Washington’s 2 Air Wars: alongside Iran in Iraq, Saudis in Yemen

By Juan Cole | (Informed Comment) –

The United States is now involved in two air wars in the Middle East, not to mention more widespread drone actions.

US fighter jets have, at the request of the Iraqi government of Haydar al-Abadi, begun bombing Daesh (ISIS, ISIL) positions in Tikrit, according to al-Hayat (Life).

Initially, the US sat out the Tikrit campaign north of the capital of Baghdad because it was a largely Iran-directed operation. Only 3,000 of the troops were regular Iraqi army. Some 30,000 members of the Shiite militias in Iraq joined in– they are better fighters with more esprit de corps than the Iraqi army. Some of them, like the Badr Corps of the Islamic Supreme Council of Iraq, have strong ties to Iran. The special ops unit of the Iranian Revolutionary Guards Corps, the Jerusalem Brigade, provided tactical and strategic advice, commanded by Qasem Solaimani.

The campaign deployed tanks and artillery against Daesh in Tikrit, but those aren’t all that useful in counter-insurgency, because they cannot do precise targeting and fighting is in back alleys and booby-trapped buildings where infantry and militiamen are vulnerable.

The campaign stalled out. The Shiite militias didn’t want the US coming in, but have been overruled by al-Abadi. US aircraft can precisely target Daesh units and pave the way for an Iraqi advance against the minions of the notorious beheader “Abu Bakr al-Baghdadi” (the nom de guerre of Ibrahim al-Samarrai, who is apparently wounded and holed up in Syria).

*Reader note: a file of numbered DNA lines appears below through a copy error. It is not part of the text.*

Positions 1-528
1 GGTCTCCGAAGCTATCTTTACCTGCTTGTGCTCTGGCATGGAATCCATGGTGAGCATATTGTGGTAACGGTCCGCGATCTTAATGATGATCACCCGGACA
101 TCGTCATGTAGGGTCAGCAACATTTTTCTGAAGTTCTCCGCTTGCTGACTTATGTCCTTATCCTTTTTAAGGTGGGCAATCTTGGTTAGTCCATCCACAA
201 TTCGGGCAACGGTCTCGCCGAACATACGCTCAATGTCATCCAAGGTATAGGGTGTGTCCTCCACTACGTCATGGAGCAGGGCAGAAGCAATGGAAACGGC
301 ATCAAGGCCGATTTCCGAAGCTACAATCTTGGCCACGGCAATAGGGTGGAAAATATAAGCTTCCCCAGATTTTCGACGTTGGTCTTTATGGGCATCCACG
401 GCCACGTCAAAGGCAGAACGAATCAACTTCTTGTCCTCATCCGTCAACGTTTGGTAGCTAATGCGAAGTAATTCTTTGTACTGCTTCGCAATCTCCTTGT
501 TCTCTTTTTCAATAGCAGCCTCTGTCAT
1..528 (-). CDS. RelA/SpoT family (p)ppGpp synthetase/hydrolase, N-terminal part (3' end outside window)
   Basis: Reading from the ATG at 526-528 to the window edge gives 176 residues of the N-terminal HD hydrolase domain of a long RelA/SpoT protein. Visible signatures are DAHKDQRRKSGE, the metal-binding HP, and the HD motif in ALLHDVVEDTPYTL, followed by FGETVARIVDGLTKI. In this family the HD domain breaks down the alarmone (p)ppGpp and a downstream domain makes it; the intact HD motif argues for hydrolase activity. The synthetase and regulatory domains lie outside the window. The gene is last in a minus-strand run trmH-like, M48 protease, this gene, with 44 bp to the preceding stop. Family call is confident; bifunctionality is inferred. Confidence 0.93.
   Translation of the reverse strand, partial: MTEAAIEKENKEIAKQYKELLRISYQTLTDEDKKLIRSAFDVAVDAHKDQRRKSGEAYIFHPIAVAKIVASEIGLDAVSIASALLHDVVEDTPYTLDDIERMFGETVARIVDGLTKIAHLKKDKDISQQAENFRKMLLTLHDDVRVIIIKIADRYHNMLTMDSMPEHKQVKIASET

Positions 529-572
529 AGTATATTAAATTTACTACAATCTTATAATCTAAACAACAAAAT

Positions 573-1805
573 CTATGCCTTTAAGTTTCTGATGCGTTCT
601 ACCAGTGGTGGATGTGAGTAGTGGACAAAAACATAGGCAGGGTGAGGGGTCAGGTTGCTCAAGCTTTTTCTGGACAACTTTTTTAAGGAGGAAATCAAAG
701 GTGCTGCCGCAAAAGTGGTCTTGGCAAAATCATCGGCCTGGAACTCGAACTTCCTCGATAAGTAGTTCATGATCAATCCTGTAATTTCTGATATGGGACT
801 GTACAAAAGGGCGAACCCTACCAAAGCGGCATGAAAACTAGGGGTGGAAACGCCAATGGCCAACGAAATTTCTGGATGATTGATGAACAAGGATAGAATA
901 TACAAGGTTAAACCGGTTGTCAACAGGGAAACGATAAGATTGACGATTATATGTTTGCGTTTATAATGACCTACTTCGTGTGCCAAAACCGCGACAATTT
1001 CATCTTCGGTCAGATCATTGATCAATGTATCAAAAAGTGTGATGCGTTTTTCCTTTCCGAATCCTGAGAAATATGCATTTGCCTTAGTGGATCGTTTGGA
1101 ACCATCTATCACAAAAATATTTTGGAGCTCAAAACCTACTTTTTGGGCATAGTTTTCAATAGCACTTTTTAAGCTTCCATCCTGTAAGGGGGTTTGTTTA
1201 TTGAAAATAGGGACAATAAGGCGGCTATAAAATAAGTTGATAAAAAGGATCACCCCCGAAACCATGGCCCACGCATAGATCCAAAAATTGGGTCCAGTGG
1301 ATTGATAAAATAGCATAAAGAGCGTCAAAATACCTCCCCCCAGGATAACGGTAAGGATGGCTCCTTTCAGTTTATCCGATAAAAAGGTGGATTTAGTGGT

US air intervention on behalf of the Jerusalem Brigades of the IRGC is ironic in the extreme, since the two have been at daggers drawn for decades. Likewise, militias like Muqtada al-Sadr’s “Peace Brigades” (formerly Mahdi Army) and League of the Righteous (Asa’ib Ahl al-Haqq) targeted US troops during Washington’s occupation of Iraq. But the fight against the so-called “Islamic State group” or Daesh has made for very strange bedfellows. Another irony is that apparently the US doesn’t mind essentially tactically allying with Iran this way– the reluctance came from the Shiite militias.

Not only US planes but also those of Jordan and some Gulf Cooperation Council countries (Saudi Arabia? the UAE? Qatar?) will join the bombing of Daesh at Tikrit, since these are also afraid of radical, populist political Islam. But why would they agree to be on the same side as Iran? Actually, this air action is an announcement that Iraq needs the US and the GCC, i.e. it is a political defeat for Iranian unilateralism. The US and Saudi Arabia are pleased with their new moxie in Baghdad.

Then in Yemen, Saudi Arabia has begun bombing the positions of the Shiite Houthi movement that has taken over northern and central Yemen and is marching south. One target was an alleged Iranian-supplied missile launcher in Sanaa to which Saudi Arabia felt vulnerable. That isn’t a huge surprise. The Saudis have bombed before, though not in a while. The big surprise is that they have put together an Arab League anti-Houthi coalition, including Egypt, Jordan, Sudan, and the GCC. Even Pakistan has joined in. (Sudan and Pakistan are a surprise, since they had tilted toward Iran or at least had correct relations with it formerly). The US State Department expressed support for this action and pledged US logistical and military support. It remains to be seen if this coalition can intervene effectively. Air power is unlikely to turn the tide against a grassroots movement.